When an entrepreneur is ready to evolve from “being the business” to “managing a business”, they face a significant shift in how their organization does business. This giant step goes beyond finding talent or financing, and touches the very core of how their product or service is delivered in the market.
• Communication within the organization can no longer simply rely on natural interaction and must be replaced by policies and procedures. Check out E-Myth revisited, by Michael E. Gerber for more.
• Customers engage with the whole organization now and the owner must measure key performance standards and results to assure that the company maintains its momentum.
• Transition is now to management which is a very personal journey requiring insight and counsel from credible resources. I suggest reading Mindset, by Carol S. Dweck, Ph.D.
This transition requires a tremendous paradigm shift and could be compared to changing a tire while it is traveling down the highway at 70 miles per hour. Where do I find the time to organize and manage when I already have a 100 hour a week job?
Here are a few suggestions that hopefully will open a dialogue with company owners that have gone through or are currently in the process of transitioning from being a “sole proprietor” to being a “business” that can stand on its own.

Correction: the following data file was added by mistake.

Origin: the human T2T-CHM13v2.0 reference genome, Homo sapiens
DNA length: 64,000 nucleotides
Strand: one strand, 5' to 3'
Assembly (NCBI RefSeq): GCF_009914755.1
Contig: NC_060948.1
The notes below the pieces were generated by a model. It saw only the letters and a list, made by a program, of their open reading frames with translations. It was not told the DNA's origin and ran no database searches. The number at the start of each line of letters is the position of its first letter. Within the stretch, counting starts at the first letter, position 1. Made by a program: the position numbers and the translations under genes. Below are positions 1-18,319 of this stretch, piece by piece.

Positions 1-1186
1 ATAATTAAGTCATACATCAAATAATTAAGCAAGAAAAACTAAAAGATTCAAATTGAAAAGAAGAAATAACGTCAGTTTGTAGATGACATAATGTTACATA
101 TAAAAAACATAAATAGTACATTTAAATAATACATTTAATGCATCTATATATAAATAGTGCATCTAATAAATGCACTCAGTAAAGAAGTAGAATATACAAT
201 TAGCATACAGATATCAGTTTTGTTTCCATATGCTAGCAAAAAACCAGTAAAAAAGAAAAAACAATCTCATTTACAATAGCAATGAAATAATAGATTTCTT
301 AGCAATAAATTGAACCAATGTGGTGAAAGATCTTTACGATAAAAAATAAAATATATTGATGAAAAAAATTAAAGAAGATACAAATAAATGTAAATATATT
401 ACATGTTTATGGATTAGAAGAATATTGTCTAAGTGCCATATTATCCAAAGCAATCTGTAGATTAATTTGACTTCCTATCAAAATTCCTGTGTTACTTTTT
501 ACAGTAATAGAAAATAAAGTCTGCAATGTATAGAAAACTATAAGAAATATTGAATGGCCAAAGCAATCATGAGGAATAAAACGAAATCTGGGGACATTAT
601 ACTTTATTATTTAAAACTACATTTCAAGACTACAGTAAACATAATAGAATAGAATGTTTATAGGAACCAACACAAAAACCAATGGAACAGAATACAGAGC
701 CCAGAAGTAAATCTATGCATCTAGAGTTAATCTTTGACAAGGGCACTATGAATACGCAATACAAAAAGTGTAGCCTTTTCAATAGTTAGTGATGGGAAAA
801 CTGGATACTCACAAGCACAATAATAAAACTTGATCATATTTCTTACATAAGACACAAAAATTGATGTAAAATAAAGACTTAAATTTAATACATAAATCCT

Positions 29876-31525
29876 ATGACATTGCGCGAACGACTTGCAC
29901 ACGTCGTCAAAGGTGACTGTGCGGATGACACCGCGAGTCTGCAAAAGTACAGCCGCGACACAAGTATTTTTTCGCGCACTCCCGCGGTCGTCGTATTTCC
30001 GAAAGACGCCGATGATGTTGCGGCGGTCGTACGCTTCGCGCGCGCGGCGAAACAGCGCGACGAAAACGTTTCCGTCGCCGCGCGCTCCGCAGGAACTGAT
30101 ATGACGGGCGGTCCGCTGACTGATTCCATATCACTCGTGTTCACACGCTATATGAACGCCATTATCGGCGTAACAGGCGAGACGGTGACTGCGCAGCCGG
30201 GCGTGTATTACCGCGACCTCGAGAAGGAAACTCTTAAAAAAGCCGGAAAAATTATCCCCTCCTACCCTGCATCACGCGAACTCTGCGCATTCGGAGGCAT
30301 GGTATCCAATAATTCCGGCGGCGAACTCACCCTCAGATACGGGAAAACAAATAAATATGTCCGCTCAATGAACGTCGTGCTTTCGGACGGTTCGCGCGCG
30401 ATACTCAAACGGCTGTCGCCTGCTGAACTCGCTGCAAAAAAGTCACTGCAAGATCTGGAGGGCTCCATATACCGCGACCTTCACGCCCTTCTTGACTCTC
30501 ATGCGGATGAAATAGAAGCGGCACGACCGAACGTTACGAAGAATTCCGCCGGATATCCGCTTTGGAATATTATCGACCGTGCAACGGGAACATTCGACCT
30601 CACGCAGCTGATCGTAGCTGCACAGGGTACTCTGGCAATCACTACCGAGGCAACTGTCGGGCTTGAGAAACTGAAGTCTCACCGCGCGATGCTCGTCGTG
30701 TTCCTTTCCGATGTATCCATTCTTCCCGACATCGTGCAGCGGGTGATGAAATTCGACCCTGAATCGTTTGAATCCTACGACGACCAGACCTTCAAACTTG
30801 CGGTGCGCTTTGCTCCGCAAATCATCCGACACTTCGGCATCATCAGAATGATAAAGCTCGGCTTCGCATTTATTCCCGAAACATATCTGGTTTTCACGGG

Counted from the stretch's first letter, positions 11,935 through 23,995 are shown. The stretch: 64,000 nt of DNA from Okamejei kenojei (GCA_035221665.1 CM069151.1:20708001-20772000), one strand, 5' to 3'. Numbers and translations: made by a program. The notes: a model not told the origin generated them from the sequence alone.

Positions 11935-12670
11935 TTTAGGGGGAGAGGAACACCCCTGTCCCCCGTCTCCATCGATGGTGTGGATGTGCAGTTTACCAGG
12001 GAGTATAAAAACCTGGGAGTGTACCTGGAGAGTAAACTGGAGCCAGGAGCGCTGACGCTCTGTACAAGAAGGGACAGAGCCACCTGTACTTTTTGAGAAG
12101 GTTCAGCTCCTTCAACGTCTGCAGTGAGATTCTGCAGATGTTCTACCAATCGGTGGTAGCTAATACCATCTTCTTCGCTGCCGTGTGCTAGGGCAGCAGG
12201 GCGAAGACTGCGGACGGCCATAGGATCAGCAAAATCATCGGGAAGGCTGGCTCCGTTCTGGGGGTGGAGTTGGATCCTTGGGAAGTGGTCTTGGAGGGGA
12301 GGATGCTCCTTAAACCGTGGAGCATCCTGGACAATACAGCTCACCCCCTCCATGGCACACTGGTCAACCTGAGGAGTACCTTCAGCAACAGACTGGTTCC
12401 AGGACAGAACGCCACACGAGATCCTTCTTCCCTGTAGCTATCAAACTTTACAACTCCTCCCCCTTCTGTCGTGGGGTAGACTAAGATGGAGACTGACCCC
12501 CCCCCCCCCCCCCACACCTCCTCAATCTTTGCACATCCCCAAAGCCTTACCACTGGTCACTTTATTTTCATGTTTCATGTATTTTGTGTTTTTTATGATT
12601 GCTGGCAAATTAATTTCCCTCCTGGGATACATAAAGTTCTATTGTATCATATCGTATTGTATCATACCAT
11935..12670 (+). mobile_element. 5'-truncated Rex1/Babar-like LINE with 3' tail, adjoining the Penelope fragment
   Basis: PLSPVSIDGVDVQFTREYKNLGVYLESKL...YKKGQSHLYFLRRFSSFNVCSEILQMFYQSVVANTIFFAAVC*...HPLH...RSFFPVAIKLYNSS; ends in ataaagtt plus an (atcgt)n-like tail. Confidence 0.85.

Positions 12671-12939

• Leverage technology to control your processes, automate your company forms “on-line” and connect the organizations processes to your clients and suppliers. For help here I suggest subscribing to the Visiam newsletter . The newsletter is focused on automation and recommends specific companies that are inexpensive like Constant Contact for newsletters, Provide Support for online customer service, and Qarbon for viewlets, tutorials, training etc.
• Outsource key professional services to providers that enable the business owner to concentrate on management. (Human Resource)
• Develop a process of marketing and sales that does not rely on the strength of the entrepreneur’s personality and relationships.
Your goal could be to increase profits, take a vacation, or sell the business. The answers to reach these goals are most likely the same.
Harold W. Larson is an experienced former senior executive with a Fortune 500 company that transitioned from the corporate world to small business. To accomplish this, he volunteered at SCORE (Service Corps of Retired Executives) and counseled small business owners for 6 years as Counselor, Chapter Chairperson and State Director. His Company Visiam offers simple, affordable and powerful automation that provides the operational and communication tools a small businesses owner needs.